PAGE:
<identifier.citation>Plos Medicine, 2009, v. 6 n. 12</identifier.citation>
<identifier.issn>1549-1277</identifier.issn>
<identifier.uri>http://hdl.handle.net/10722/86446</identifier.uri>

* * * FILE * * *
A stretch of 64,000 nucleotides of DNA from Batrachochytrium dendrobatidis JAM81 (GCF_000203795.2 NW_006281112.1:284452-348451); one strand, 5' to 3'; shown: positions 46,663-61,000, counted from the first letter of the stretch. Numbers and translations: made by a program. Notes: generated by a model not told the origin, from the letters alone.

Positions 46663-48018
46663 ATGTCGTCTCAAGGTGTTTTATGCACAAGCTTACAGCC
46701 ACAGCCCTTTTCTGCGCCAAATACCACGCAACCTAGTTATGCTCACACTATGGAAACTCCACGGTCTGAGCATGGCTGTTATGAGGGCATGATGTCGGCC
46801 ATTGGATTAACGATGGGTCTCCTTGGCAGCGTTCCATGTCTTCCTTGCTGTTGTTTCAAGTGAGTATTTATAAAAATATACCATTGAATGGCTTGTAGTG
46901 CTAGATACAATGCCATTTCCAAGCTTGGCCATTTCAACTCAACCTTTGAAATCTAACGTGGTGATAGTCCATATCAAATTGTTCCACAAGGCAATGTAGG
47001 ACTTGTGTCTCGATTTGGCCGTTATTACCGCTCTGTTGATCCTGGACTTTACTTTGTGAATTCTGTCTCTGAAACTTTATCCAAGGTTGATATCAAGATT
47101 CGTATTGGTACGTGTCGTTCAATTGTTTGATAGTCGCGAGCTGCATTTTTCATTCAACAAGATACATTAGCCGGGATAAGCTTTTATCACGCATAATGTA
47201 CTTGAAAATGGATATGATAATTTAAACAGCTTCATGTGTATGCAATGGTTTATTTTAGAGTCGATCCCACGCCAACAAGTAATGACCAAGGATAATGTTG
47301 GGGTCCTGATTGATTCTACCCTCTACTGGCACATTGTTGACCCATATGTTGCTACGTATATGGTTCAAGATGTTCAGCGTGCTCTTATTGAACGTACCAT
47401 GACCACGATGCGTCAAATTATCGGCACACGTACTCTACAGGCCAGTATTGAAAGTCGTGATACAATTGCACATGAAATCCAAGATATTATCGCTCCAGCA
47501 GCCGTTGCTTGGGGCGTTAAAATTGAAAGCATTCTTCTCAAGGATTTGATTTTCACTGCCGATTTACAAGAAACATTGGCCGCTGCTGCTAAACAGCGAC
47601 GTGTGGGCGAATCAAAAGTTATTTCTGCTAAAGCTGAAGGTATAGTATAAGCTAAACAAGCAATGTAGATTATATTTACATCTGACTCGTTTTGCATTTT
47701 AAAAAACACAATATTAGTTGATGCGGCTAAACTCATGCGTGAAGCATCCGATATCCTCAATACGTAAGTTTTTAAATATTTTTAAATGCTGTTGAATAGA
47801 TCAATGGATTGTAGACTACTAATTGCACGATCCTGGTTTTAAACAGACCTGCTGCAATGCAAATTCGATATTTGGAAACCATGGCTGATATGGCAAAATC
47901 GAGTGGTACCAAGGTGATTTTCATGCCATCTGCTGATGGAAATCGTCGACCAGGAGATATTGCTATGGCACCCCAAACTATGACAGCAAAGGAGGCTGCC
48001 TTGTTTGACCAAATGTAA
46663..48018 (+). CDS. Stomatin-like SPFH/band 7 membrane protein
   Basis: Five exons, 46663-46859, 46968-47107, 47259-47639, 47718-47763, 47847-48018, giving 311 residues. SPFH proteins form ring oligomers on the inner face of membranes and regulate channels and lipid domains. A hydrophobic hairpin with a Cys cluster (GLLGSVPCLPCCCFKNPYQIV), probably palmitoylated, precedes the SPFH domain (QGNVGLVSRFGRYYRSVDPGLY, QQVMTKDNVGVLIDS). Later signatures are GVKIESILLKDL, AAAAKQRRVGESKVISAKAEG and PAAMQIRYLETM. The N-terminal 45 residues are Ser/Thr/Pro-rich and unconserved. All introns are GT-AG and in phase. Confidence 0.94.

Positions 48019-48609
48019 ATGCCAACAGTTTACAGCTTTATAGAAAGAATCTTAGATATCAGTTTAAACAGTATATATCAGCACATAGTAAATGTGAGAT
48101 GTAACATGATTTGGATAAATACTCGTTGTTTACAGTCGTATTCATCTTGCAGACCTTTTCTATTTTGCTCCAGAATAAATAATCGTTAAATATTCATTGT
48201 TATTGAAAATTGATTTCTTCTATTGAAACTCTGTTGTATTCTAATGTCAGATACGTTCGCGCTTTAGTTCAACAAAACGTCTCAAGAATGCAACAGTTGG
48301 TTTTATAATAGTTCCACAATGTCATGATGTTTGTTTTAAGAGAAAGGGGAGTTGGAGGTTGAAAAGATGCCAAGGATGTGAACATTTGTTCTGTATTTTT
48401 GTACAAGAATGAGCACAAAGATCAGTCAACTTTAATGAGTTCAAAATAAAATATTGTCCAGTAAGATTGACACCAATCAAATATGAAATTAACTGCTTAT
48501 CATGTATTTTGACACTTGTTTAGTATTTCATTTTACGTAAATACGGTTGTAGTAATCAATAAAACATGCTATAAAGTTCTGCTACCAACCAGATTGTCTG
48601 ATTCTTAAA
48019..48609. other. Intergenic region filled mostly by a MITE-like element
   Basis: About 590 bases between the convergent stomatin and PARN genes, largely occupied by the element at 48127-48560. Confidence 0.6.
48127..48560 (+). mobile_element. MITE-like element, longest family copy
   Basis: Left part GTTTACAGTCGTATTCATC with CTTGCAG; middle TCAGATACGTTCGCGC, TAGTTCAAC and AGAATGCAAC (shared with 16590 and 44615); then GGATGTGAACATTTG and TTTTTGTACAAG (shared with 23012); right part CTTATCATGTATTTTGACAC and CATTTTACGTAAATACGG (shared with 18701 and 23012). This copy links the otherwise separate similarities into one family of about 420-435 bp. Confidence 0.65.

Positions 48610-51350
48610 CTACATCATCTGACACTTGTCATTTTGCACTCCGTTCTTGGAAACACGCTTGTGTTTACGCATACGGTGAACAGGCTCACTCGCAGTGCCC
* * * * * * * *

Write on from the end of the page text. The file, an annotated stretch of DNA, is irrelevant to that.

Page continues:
<description.abstract>Background: Accurate measures of the severity of pandemic (H1N1) 2009 influenza (pH1N1) are needed to assess the likely impact of an anticipated resurgence in the autumn in the Northern Hemisphere. Severity has been difficult to measure because jurisdictions with large numbers of deaths and other severe outcomes have had too many cases to assess the total number with confidence. Also, detection of severe cases may be more likely, resulting in overestimation of the severity of an average case. We sought to estimate the probabilities that symptomatic infection would lead to hospitalization, ICU admission, and death by combining data from multiple sources. Methods and Findings: We used complementary data from two US cities: Milwaukee attempted to identify cases of medically attended infection whether or not they required hospitalization, while New York City focused on the identification of hospitalizations, intensive care admission or mechanical ventilation (hereafter, ICU), and deaths. New York data were used to estimate numerators for ICU and death, and two sources of data - medically attended cases in Milwaukee or self-reported influenza-like illness (ILI) in New York - were used to estimate ratios of symptomatic cases to hospitalizations. Combining these data with estimates of the fraction detected for each level of severity, we estimated the proportion of symptomatic patients who died (symptomatic case-fatality ratio, sCFR), required ICU (sCIR), and required hospitalization (sCHR), overall and by age category. Evidence, prior information, and associated uncertainty were analyzed in a Bayesian evidence synthesis framework. Using medically attended cases and estimates of the proportion of symptomatic cases medically attended, we estimated an sCFR of 0.048% (95% credible interval [CI] 0.026%-0.096%), sCIR of 0.239% (0.134%-0.458%), and sCHR of 1.44% (0.83%-2.64%). Using self-reported ILI, we obtained estimates approximately 7-96lower. sCFR and sCIR appear to be highest in persons aged 18 y and older, and lowest in children aged 5-17 y. sCHR appears to be lowest in persons aged 5-17; our data were too sparse to allow us to determine the group in which it was the highest. Conclusions: These estimates suggest that an autumn-winter pandemic wave of pH1N1 with comparable severity per case could lead to a number of deaths in the range from considerably below that associated with seasonal influenza to slightly higher, but with the greatest impact in children aged 0-4 and adults 18-64. These estimates of impact depend on assumptions about total incidence of infection and would be larger if incidence of symptomatic infection were higher or shifted toward adults, if viral virulence increased, or if suboptimal treatment resulted from stress on the health care system; numbers would decrease if the total proportion of the population symptomatically infected were lower than assumed.</description.abstract>